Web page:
your estates, and been reduced to a low ebb, and never thought to have seen a day of prosperity any more: yet hath the Lord delivered you out of all your troubles. He hath provided unexpected means of preservation, when the proud waters were ready to go over your souls. And though others went down before your eyes, you were marked out for deliverance, God fpake to the raging waves, saying, Touch not this man, I will not deliver him up, though I have done so by others. When cruel enemies chased you, he delivered you, causing the darkness of the night to interpofe seasonably betwixt you and them; as the dark side of the cloud Ahadowed Ifrael from the Egyptians that purfued them, Exod. xiv. 20. sometimes giving you a favourable gale, which blew mercy and deliverance to you: sometimes by strengthening you to resist their furious attacks, and delivering you from their rage: or if he delivered you into their hands, yet there he preserved you, enabling you to endure their feverities, or causing the enemy to treat you well; and finding out a way which you knew not, to bring you at last out of the house of bondage.
He pitied you under your dangerous diseases; and though neceffary accommodations and means inight be wanting, he was your physician, and healed you ; he recovered you immediately without means, or bleffed weak and small means to your good. When you were reduced by lofses and captivities to a low ebb, so that you might say as the church, Lam. iii. 17. I forgat prosperity; he hath not only recruited thy strength, but thy estate alfo: and when both thy body and estate, like an old leaky fhip, have been ready to fink, he hath stopped the leaks in both, careened, repaired, and launched thee into the world again, as whole, as sound, and as strong as ever.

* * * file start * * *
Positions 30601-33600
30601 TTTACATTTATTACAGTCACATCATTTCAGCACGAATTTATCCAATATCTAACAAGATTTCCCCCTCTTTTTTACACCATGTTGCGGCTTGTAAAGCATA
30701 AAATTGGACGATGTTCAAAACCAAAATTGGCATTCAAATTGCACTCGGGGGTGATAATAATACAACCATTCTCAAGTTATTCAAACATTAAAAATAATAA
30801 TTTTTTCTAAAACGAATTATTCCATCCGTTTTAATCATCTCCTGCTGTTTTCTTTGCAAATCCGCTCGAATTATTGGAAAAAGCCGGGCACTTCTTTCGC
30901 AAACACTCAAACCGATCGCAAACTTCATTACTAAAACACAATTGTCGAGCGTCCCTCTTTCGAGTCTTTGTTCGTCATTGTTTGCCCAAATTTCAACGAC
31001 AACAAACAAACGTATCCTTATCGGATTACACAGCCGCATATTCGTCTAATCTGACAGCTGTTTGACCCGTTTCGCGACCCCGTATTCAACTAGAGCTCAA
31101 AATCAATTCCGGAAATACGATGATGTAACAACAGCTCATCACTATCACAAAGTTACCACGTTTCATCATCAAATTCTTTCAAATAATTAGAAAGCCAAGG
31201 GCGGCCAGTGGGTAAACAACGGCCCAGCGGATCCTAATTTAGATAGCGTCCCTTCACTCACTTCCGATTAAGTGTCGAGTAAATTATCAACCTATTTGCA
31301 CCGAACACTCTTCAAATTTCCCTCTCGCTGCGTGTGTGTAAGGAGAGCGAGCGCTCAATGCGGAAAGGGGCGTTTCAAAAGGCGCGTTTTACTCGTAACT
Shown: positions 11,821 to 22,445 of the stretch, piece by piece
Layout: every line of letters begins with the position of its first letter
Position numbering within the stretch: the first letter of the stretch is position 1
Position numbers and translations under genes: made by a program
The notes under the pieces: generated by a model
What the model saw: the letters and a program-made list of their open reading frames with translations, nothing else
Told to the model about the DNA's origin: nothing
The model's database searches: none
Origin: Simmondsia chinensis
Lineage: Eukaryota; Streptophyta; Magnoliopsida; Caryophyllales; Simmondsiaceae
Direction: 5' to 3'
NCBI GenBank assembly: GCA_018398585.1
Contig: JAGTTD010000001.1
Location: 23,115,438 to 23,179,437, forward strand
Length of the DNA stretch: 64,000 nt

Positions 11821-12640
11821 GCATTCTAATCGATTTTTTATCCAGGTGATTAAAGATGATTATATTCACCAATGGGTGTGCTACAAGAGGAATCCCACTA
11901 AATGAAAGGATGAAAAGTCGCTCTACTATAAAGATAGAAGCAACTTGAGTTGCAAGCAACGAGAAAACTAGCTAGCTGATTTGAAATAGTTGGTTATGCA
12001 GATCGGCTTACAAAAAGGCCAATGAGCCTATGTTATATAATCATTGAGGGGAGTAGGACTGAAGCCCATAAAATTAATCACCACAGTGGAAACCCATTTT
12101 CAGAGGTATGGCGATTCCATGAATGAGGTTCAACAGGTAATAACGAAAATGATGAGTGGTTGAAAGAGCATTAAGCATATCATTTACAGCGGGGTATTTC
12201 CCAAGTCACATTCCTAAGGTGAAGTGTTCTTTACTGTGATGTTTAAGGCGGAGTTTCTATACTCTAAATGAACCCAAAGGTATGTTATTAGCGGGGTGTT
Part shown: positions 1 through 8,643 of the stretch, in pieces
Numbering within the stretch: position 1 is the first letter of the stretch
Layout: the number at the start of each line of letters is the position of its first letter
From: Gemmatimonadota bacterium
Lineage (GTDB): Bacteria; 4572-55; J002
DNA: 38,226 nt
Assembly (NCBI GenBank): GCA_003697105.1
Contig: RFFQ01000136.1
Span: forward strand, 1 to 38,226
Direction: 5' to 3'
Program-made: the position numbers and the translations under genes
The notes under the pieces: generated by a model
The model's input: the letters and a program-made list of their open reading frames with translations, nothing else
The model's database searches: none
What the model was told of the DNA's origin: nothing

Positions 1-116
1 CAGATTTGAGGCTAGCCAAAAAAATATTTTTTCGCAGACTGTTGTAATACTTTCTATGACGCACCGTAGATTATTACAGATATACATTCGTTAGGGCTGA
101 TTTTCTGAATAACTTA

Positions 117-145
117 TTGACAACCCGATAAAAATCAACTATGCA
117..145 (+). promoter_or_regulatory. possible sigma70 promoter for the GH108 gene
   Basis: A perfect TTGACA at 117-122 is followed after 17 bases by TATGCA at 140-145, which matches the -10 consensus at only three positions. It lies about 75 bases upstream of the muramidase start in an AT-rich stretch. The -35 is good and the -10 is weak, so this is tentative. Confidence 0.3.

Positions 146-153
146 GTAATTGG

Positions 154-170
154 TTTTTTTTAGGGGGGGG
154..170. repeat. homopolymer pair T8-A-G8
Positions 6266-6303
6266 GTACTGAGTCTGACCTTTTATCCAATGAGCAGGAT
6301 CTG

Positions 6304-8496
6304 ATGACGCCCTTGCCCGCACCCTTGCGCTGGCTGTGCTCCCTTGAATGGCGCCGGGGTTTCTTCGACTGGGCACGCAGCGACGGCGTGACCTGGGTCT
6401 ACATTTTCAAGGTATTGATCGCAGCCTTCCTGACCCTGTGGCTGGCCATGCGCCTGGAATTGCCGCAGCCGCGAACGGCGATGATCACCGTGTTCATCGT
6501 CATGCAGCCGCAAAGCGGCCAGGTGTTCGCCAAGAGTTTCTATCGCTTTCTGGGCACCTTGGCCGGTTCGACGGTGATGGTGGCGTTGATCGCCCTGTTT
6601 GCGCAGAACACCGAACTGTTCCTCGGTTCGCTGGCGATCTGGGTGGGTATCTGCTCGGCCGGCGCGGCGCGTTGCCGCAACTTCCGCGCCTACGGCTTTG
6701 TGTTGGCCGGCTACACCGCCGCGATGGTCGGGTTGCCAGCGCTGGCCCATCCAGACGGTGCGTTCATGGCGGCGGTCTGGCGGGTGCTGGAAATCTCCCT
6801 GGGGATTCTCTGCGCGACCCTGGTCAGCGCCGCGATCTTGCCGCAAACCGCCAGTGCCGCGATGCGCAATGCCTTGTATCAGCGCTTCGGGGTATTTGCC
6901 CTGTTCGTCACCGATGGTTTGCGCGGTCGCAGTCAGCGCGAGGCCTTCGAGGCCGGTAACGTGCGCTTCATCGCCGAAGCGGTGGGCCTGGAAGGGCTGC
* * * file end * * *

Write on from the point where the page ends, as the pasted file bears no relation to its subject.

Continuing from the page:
And now,reader, fuffer me to account and expoftulate a little with thy confcience ; what hath the fruit of all these mercies been to thee? And how hast thou carried it since those days, towards the God of thy mercies? Hast thou indeed been melted by the sense of all this kindness, into love, thankfulness, and new obedience? Have these favours engaged thee to more strictness in thy duties, and greater watchfulness against fin ? Hast thou said, with that good man, Ezra ix, 13, 14. “ And now my God, seeing thou haft punished me less “ than mine iniquities deserve, and hast given me such deliverances as o these, thould I again break thy commandments ?" If it be fo, furely n.ercy and goodness shall follow thee all the days of thy life. The Lord then reckons all these mercies well bestowed, and will never repent that he hath done thee good.